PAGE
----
It is often said that the best way to resolve any issue is to ensure that the factual and legal assessments that are relevant to it are clear and understood. That is what your officers and advisers have done in their reports to this Committee.

Whilst some outside the Council are encouraging you to revisit and re-run the lengthy debates that led to the Committee’s decision to grant permission in November 2018, that is not the purpose of today’s meeting. In June last year, the Council’s EGM tasked this Planning Committee with answering two clear questions:

1. To assess the adequacy of the draft Section 106 agreement in light of the Heads of Terms agreed by the Committee.

2. To determine whether there has been any material change in circumstances since the original resolution that might affect the planning balance.

To address the adequacy of the Section 106 you have the benefit of the full text being before you. I have been very encouraged by the way in which the Council, members of this Committee and my team have worked together to ensure that the proposed development, when considered with the proposed mitigation, will not result in any significant impacts and will benefit the community. The full wording of the agreement can leave you in no doubt of this.

This new agreement builds on, and enhances, the current raft of legal obligations and mitigation measures that accompanied our previous planning permissions. We have a proud track record of compliance on every measure – frequently going beyond that which is legally required. A good example of this is the 500 student Airport College based on our site. That was not borne out of a Section 106 legal obligation; but clearly demonstrates how we have chosen to work with UDC and other partners to deliver a fantastic resource for the District.

As a business, we set ourselves challenging targets and high standards and I can give you my commitment that this will continue. Indeed, we are actively developing plans for Phase 2 of the College Campus as we speak today.

A critical point that some have chosen to ignore in recent months is that the legislation, and Government’s guidance to planning authorities and developers, is crystal clear. Every S106 agreement has to be firmly rooted in the impacts that are likely to arise from the development. It cannot be just a wish list of measures.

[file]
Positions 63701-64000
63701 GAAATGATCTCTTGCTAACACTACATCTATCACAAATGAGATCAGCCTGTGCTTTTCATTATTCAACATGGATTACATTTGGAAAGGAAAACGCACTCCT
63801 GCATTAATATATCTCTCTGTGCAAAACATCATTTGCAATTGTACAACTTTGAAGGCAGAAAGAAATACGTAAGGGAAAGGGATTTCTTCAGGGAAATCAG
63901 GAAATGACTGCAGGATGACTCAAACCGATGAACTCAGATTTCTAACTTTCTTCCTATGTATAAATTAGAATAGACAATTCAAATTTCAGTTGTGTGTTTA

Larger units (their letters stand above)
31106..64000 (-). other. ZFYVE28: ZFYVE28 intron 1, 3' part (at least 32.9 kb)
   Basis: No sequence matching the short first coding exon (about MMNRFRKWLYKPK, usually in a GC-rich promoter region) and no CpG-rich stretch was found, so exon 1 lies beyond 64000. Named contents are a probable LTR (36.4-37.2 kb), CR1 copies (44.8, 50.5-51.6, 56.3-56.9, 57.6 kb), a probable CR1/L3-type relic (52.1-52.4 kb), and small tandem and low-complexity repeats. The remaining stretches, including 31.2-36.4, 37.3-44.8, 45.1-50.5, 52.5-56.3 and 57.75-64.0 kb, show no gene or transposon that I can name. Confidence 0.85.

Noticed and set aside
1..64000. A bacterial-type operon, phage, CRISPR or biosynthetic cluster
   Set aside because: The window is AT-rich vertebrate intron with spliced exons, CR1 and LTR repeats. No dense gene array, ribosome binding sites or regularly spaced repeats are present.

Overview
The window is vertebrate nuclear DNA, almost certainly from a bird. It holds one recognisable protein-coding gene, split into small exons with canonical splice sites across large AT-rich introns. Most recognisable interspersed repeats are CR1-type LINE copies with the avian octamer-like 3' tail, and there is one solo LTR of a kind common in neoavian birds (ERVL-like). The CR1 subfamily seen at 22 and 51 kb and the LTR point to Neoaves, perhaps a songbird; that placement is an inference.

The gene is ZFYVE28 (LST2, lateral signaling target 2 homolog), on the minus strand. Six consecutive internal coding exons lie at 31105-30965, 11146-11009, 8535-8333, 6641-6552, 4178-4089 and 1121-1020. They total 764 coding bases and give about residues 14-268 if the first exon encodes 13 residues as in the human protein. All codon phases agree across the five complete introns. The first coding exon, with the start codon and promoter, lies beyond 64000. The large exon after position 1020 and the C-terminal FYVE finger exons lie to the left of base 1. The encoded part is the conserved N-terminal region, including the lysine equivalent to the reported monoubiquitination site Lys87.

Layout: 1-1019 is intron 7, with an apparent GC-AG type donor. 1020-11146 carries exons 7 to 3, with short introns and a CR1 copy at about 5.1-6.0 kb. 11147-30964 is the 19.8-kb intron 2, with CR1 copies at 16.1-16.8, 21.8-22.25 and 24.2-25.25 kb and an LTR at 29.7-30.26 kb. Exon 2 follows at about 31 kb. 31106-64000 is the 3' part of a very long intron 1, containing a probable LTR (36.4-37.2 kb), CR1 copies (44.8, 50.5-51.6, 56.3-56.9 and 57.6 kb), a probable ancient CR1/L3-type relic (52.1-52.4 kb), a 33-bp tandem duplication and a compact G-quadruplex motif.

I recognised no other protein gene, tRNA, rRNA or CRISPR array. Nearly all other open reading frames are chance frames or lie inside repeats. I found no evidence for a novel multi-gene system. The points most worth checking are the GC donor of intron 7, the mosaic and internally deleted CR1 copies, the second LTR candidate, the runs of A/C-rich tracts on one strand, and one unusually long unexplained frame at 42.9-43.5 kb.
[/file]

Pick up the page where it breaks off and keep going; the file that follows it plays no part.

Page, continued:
And if there were any doubts about this, you will see in the Officer’s Report the very recent decision by the Supreme Court which confirms absolutely that any S106 agreement has to fairly and reasonably relate to the development it applies to. It cannot ‘over mitigate’ nor should it ‘under mitigate’.
The mitigation package that sits before you today - and that has been jointly created – does just that and is fully fit for purpose.

Our proposals closely follow the outcome of the comprehensive Environmental Statement that accompanied the application. Again, this has been carefully scrutinised by your officers and independent expert advisers and analysed in your officers’ previous reports to the Committee. The purpose of an Environmental Statement is to assess the changes that are likely to arise from a development – and always on a ‘like for like’ basis.

Some of the comments I have heard from objectors are, I’m afraid, just factually incorrect. For example, last week you heard a number of speakers compare our carbon emissions for 2028 with DfT’s forecasts for 2050.

Let me put that one straight. At 2050, both the DfT’s figures and our figures fall within the same range.
The clear conclusion from the Environmental Statement is that our proposal to grow from 35 million passengers per year to 43 million creates no significant impacts, whether that be with regard to air quality, carbon, noise or transport.

The Section 106 package of measures involves us putting substantial funding into schemes that will directly benefit local communities – a much better sound insulation scheme; new bus services with low emission vehicles; funding to tackle fly parking; grants for community projects and continuing support for our much valued and award-winning education and employment programmes.
These are all measures that will make a real difference to local people and mitigate the effects of our growth.

On this basis, we are clear in our view that the Section 106 is totally adequate and meets the test set out by the Council at its EGM.

Your officers and independent legal advisers have come to the same conclusion.
Turning now to your second question that you are addressing today – the consideration of any material change of circumstances.

The report drawn up by your Officers to accompany this meeting is again absolutely clear on this point – there has been no material change of circumstances between November 2018 and today that can be shown to affect the Council’s original decision.